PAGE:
Both reports rely on hundreds of interviews, reviewed footage and photographs of the protests, and reviewed ballistics and autopsy reports of those killed, during the immediate aftermath of the coup and several months after, whether on the ground or remotely. They concluded that the Peruvian military and national police carried out extrajudicial killings, with the violence in Ayacucho amounting to a massacre, violated the constitutional rights to peacefully protest, arbitrary arrests, violations of the free press and that there was racial stigmatization against the mostly indigenous campesino protesters and their supporters in the capital city, among other abuses. This type of  animus was highlighted by HRW ’s report in the highland town of Ayacucho, “‘Fuck him,’ Bárcena Loayza recalled a military officer responding. ‘Terrorists deserve to die like that.’ The ambulance took the wounded back to the hospital. Hancco Chacca died in the early hours of December 17”. The Peruvian state and mainstream media outlets owned by some of the country’s richest families, have fueled this rhetoric against indigenous campesinos by calling them “terrorists”, “terrucos”, “senderistas”, “cholos” and “indios” (the last two being specifically racially charged disparaging indigenous peoples), allowing the over 80 deaths and other violations occurring to be whitewashed, according to the IACHR .

As the approval ratings for both Dina Boluarte and the Congress reach record lows, the coup government has hired an American PR firm to soften Boluarte’s image amidst all the continued protests and now human rights reports from multiple organs that confirm extrajudicial killings and other violations of international law, for which the state is responsible. Boluarte and her Prime Minister Alberto Ótarola have also begun to distance themselves from these accusations by stating that neither Dina Boluarte or any top official gave the order for these killings, thereby making the Chief of the National Police and of the Military the responsible party. Despite the findings of these reports, they both give credibility to the right-wing saying Castillo launched a failed coup attempt and that the constitutional orders were followed. This aspect of the reports has been denied by protesters, saying the impeachment itself was illegal, only reaching 101 votes and not the 104 required, and that the protocols for an impeachment were not followed. Of course the fact that IACHR is under the auspices of the Organization of American States, an organization dominated by US interests that greenlit massacres in the Andes in Bolivia in 2019, is not lost on the people.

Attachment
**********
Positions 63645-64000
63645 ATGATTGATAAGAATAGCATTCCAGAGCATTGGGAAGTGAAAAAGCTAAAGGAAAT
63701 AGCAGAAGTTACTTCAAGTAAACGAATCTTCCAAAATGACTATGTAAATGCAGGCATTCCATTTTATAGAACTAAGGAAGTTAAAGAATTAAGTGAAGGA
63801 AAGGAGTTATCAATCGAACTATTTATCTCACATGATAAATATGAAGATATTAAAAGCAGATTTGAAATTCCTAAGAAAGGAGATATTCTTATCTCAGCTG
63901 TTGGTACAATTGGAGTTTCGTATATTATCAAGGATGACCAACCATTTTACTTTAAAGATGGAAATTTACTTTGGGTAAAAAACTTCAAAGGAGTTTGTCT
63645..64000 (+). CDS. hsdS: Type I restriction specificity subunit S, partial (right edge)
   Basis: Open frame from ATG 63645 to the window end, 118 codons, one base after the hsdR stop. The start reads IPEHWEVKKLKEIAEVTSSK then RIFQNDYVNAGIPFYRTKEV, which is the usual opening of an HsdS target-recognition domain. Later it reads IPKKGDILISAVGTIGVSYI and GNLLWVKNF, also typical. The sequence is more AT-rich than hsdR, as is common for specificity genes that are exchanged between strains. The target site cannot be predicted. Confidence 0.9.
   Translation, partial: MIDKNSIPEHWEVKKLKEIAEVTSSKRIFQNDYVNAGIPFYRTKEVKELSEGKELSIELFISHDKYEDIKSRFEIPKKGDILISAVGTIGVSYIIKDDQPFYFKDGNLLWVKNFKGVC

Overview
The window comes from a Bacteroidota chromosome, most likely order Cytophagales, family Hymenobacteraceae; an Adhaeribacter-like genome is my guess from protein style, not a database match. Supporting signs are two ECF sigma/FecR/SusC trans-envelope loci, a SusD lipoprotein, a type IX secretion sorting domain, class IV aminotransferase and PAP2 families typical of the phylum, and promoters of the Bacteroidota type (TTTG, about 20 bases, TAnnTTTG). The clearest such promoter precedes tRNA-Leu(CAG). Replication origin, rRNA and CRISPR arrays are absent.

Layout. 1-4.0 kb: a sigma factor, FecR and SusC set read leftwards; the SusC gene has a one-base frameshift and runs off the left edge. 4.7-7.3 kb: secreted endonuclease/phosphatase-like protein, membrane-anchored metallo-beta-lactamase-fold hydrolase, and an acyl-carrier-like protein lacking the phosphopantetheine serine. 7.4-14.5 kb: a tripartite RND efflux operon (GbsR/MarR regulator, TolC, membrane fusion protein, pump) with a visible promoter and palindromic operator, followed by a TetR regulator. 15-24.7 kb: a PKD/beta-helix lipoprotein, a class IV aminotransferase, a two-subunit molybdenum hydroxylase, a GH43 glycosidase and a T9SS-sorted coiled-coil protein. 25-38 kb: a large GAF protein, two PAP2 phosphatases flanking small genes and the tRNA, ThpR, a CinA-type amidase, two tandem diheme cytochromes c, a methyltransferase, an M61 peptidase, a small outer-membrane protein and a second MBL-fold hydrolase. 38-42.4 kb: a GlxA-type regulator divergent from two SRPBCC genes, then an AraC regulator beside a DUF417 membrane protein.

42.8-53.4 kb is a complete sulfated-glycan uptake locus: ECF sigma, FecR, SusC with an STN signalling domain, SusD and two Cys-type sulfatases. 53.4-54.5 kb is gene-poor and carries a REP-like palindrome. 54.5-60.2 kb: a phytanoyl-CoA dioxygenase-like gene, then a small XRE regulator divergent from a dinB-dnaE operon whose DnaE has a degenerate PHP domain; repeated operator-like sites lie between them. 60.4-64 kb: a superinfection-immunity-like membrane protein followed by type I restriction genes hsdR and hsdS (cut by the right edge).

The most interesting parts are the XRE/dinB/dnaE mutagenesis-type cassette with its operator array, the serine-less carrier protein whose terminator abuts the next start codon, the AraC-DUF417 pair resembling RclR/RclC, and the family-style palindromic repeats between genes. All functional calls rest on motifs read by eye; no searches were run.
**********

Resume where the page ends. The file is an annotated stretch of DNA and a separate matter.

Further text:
The past several months has seen mass mobilizations and organization against this coup regime throughout the 25 regions of Perú and in the capital city, with multiple waves of provincial delegations traveling to the capital city, as well as erecting hundreds of blockades throughout the country as part of the national strike. While many delegations have gone back to their regions to continue the struggle in their own communities and as campesinos to harvest the lands, there are plans for an upcoming “Third Takeover of Lima ” which thousands of protesters are expected to mobilize for. There are daily concentrations in Lima outside of the Penal de Barbadillo, where Pedro Castillo, along with former dictator Alberto Fujimori, are held to demand the liberty and restitution of Castillo and coordinated strikes in the macro-regions while protesters are back in their home regions. They say they will not stop mobilizing, much less now that human rights reports have confirmed what the masses have denounced as killings and acts of human rights abuses which seem to be causing a rift in the coup regime between the heads of the Armed Forces and the executive and legislative powers.